January 29, 2013
One of the most alarming stories of the day says the United States has declared war again. Only this time, drones won’t target enemy operatives and no one will hear their leaders condemn America and its policies or even see anyone burn our flag in protest. Instead, the war is being waged in cyber space—and you may be a target.
Businesses certainly have been in the crosshairs already. U.S. banks have been the targets of malicious cyber attacks that can slow or impede access for customers—it’s called distributed denial of service (DDoS) attacks. They can hit at any time and impact any digital entity. Last September, two major American banks—U.S. Bancorp and PNC Financial Services—experienced serious outages that resulted from nefarious interference with customer access. Then, on January 3, PNC issued a new warning to customers explaining that a cyber attack was likely as they were grappling with heavy Internet traffic. The warning came a week after Citigroup experienced similar problems.
Banks are just one among many targets of cyber terrorists. Last July, The New York Times reported there had been “a 17-fold increase in computer attacks on American infrastructure between 2009 and 2011, initiated by criminal gangs, hackers and other nations.” We’re talking about attacks on our water supply, electricity grids, computer and cellphone networks—any service or database that relies on digital delivery of information. Last October, Defense Secretary Leon Panetta warned that the U.S. could face a “cyber Pearl Harbor.”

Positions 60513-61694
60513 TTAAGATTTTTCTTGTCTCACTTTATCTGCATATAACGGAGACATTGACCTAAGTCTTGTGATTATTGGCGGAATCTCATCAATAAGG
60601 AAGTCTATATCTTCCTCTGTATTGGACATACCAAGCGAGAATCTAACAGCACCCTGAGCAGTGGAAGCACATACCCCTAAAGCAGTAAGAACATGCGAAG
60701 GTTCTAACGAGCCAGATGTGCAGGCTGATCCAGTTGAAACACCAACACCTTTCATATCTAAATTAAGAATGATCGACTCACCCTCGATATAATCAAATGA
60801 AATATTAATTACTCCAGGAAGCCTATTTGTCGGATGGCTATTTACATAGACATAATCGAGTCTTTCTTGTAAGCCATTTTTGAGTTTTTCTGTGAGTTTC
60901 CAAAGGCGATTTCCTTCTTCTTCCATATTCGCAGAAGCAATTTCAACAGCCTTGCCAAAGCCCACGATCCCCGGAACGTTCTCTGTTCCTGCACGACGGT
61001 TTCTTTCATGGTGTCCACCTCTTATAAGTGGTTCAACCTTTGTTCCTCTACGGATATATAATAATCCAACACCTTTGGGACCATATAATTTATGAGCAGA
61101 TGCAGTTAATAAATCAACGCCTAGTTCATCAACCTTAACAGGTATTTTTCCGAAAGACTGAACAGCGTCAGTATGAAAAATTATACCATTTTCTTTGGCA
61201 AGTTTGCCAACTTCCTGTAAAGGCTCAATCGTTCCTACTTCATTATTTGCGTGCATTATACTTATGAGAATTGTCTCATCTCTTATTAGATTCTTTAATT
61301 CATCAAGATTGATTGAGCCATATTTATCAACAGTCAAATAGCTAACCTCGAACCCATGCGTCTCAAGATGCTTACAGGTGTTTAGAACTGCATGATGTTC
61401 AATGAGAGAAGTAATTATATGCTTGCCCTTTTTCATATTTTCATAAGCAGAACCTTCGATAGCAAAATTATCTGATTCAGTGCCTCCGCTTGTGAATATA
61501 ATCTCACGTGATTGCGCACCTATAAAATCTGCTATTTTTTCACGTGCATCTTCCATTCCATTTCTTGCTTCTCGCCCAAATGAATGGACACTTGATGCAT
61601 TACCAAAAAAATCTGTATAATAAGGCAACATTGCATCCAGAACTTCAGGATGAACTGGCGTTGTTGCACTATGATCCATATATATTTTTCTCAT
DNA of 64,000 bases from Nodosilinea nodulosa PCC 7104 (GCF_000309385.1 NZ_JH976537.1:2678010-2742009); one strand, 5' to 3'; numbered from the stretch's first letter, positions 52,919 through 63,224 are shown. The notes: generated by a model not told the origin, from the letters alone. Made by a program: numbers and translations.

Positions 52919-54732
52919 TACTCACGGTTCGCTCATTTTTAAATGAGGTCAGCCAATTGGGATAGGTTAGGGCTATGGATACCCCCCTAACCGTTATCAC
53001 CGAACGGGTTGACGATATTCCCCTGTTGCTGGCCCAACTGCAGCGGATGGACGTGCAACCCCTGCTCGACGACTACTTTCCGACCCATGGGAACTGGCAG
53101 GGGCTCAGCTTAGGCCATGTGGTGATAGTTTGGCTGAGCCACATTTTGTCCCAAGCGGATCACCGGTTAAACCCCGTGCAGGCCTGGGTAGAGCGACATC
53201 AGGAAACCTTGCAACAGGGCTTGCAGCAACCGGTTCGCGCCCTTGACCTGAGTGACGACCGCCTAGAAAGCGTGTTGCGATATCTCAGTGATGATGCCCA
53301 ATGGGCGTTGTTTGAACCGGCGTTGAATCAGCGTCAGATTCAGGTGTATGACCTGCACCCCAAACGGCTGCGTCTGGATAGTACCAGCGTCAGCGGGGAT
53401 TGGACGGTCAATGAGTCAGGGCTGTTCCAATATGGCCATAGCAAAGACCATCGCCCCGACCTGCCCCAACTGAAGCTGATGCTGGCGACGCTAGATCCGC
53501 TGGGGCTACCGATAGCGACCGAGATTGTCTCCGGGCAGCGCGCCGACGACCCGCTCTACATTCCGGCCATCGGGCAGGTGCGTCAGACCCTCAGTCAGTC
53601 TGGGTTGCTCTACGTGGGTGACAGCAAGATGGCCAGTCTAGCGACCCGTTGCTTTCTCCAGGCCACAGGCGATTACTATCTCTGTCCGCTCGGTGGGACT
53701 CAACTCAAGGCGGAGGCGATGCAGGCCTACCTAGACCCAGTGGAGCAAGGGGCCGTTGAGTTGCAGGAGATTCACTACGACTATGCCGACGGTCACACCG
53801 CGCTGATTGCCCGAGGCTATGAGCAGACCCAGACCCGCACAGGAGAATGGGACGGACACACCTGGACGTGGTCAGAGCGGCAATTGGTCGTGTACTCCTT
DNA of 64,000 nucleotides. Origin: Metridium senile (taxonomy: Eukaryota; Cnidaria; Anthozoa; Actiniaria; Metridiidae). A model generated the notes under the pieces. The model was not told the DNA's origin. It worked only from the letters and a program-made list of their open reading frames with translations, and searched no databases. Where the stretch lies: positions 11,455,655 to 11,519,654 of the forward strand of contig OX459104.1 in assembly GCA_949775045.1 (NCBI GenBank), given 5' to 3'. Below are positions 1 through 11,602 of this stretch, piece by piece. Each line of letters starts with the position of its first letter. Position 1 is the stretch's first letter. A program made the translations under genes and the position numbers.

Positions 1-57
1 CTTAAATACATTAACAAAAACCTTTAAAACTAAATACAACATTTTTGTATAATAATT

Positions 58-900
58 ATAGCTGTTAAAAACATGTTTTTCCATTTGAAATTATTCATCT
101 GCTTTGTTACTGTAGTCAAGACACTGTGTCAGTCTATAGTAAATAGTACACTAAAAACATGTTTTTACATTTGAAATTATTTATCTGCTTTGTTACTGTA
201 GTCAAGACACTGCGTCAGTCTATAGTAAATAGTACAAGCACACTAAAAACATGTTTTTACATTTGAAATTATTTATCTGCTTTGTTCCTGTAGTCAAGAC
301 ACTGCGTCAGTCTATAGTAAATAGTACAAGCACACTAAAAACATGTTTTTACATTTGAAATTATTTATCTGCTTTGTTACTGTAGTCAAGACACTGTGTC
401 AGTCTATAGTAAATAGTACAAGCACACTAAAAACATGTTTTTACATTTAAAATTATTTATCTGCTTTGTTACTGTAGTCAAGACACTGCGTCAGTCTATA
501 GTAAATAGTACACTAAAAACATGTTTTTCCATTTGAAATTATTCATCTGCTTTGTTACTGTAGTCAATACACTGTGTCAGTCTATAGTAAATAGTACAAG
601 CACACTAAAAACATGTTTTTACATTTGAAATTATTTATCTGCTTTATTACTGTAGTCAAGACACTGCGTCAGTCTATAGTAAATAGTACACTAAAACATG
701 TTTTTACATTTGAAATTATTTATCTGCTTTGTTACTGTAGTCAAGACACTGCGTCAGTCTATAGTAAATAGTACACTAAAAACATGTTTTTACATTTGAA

It’s why we’re now we’re heading into “Die Hard” territory, where Bruce Willis tries to protect Justin Long (the last surviving hacker who can de-program the evil algorithm of the cyber attackers) from annihilation. In that movie, the bad guys hack into the television networks and take over all cable news programming (OK, not much of a loss except for Morning Joe and CNBC); reprogram all traffic lights in Washington, D.C. so that they’re green all the time (the pile-ups are impressive); crash the stock market; and infiltrate an East Coast power grid, ultimately blowing it up.
The movie’s technical advisor could have been General Keith B. Alexander, head of the National Security Agency and the United States Cyber Command. According to The Times, Alexander dismissed the idea that the increased attacks were related to a computer worm known as Stuxnet, which targeted Iran’s uranium enrichment plant at Natanz. But he did call for legislation to give the government new powers to defend computer networks against hackers and terrorists.
Today, some of Alexander’s wishes have been met. The Washington Post reported on Sunday that the Pentagon approved a five-fold expansion of its cybersecurity force over the next several years – from 900 to 4,900 troops and civilians.
How will this army be recruited? If they hire hackers, who have the knowledge and speed to break into systems, are they risking more than they might get in protective services? Will corporate secrets be exposed either by design or default as the NSA team digs in to save business or financial data from a malicious attack?
Whatever the result, you can bet that cyber warfare will mark the first part of this century and unleash a virulent global paranoia. It may even impel dramatic new cinematic thrillers that can be downloaded on any device with access to the Internet. Just keep your fingers crossed that these movies are not based on “actual events.”